Strategic management is arguably the most important job of the CEO. They make sure the day-to-day actions of the company line up with its overall mission.

If you’re involved in business, you’ll already know how complex decision-making can get. However, the role of the CEO is on another level. This is the pinnacle of strategic planning and they must face entirely new challenges.

We’ve put together some of the key actions the CEO should take when influencing strategic decisions.

Establish a Strong Company Culture

The first step for the CEO is setting out what they want to achieve. Before making any day-to-day business decisions, they must make choices about the nature of the company they want to run. By shaping the company culture in a way that suits them, implementing strategic decisions at a later date will be much easier. 

Although the aim of the CEO should always be to achieve their company mission, there is no single ‘right way’ to do this. There are numerous different approaches they can take to business management. Some leaders like to innovate policy, while others have faith in trusted methods. This depends on the nature of the company, the CEO’s experience, and the people they have around them.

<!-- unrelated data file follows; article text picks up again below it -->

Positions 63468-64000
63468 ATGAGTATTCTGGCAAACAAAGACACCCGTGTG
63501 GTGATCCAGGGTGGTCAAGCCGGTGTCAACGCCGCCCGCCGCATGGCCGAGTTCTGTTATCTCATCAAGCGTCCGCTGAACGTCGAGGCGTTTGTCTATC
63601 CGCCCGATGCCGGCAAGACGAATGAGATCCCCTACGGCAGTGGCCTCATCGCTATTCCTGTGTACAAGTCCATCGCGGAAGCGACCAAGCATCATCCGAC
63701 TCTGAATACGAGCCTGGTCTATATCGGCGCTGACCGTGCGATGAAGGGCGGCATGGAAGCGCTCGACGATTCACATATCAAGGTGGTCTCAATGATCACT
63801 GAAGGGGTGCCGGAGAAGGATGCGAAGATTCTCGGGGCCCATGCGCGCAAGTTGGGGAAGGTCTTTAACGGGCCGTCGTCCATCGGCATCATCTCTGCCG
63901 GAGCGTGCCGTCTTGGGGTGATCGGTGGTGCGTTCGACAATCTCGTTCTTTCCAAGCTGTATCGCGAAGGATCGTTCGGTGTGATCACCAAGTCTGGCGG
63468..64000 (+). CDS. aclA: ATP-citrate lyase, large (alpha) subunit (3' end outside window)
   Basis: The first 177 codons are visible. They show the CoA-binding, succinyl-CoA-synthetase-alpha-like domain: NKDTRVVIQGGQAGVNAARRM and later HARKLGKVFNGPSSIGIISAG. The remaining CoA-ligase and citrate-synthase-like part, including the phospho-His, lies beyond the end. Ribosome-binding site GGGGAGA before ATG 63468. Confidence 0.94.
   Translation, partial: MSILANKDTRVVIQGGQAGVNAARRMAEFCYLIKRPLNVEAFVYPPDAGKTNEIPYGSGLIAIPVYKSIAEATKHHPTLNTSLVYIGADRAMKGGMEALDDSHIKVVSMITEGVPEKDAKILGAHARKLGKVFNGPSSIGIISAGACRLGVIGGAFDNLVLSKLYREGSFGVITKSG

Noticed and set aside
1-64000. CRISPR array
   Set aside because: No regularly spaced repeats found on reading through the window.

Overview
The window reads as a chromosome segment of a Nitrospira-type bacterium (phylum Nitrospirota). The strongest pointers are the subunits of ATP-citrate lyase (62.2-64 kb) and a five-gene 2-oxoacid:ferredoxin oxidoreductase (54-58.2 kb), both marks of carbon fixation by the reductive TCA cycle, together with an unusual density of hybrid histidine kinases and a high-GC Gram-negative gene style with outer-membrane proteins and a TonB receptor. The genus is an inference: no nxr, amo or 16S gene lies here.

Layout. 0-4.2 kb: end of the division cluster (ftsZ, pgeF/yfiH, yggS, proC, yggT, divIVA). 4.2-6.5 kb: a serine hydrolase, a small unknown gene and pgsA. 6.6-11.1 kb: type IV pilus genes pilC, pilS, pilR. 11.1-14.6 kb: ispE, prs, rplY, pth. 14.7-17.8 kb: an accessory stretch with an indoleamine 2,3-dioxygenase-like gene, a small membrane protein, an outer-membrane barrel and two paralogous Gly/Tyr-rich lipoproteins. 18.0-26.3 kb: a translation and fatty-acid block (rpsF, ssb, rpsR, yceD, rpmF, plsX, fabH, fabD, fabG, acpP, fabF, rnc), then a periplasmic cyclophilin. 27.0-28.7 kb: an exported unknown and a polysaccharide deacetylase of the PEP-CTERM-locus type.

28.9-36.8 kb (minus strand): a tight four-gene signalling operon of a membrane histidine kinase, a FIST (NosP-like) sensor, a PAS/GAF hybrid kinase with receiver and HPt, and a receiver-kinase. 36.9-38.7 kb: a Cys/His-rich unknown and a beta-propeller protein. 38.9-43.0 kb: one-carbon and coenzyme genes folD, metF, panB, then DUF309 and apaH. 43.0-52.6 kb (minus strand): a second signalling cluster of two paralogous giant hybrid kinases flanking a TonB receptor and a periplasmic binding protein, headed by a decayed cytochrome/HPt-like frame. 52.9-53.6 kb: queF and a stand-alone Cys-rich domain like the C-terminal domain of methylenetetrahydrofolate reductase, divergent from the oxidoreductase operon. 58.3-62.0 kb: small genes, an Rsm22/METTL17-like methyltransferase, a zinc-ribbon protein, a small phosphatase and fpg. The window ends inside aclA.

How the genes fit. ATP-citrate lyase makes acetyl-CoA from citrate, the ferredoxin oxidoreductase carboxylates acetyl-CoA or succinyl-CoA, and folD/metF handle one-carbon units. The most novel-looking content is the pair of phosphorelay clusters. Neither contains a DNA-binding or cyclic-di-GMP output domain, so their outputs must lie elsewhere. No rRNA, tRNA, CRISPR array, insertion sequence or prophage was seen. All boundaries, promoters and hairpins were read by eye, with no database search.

The hiring process is a good place to start when establishing this culture. When positions are filled by the right people, the organisation thrives. We’ve written before about the importance of diversity in the workplace, and this is where it becomes important. With a diverse team, the CEO can set the right tone for the company going forward and choose which skills they want to prioritise.

Then they can begin to delegate, which leads to our second point:

Delegate Effectively

If a CEO wants to influence strategic decisions in the company, they must be an expert in delegation. Although the CEO takes the credit and responsibility for a company, any success is a combined effort. A good leader will fully understand the people working below them. Many novice executives attempt to ‘do it all’ by themselves, but this only shows inexperience.

Delegation isn’t just about knowing ‘who’ to delegate to, but also ‘how much’ to delegate to them. The CEO should check they are giving each member the right level of control. With this in mind, it’s important for a CEO to know their own weaknesses so they can design a stronger team. When the hiring process works well, other members will have the right experience to expand the CEO’s reach.

Adopt a Forward-Thinking Attitude

Now, we get to the active part of the decision-making process. There is always a balance between risk and reward in strategy, and the CEO should be intensely aware of this. Adopting a forward-thinking attitude will allow them to drive the company to achieve its potential.

This does not necessarily mean making reckless choices! It just means knowing when to take the right risks. Many CEOs are scared to gamble in case their shareholders are dissatisfied, but this can’t always work. To establish a good long-term strategy, risks should be taken in moderation.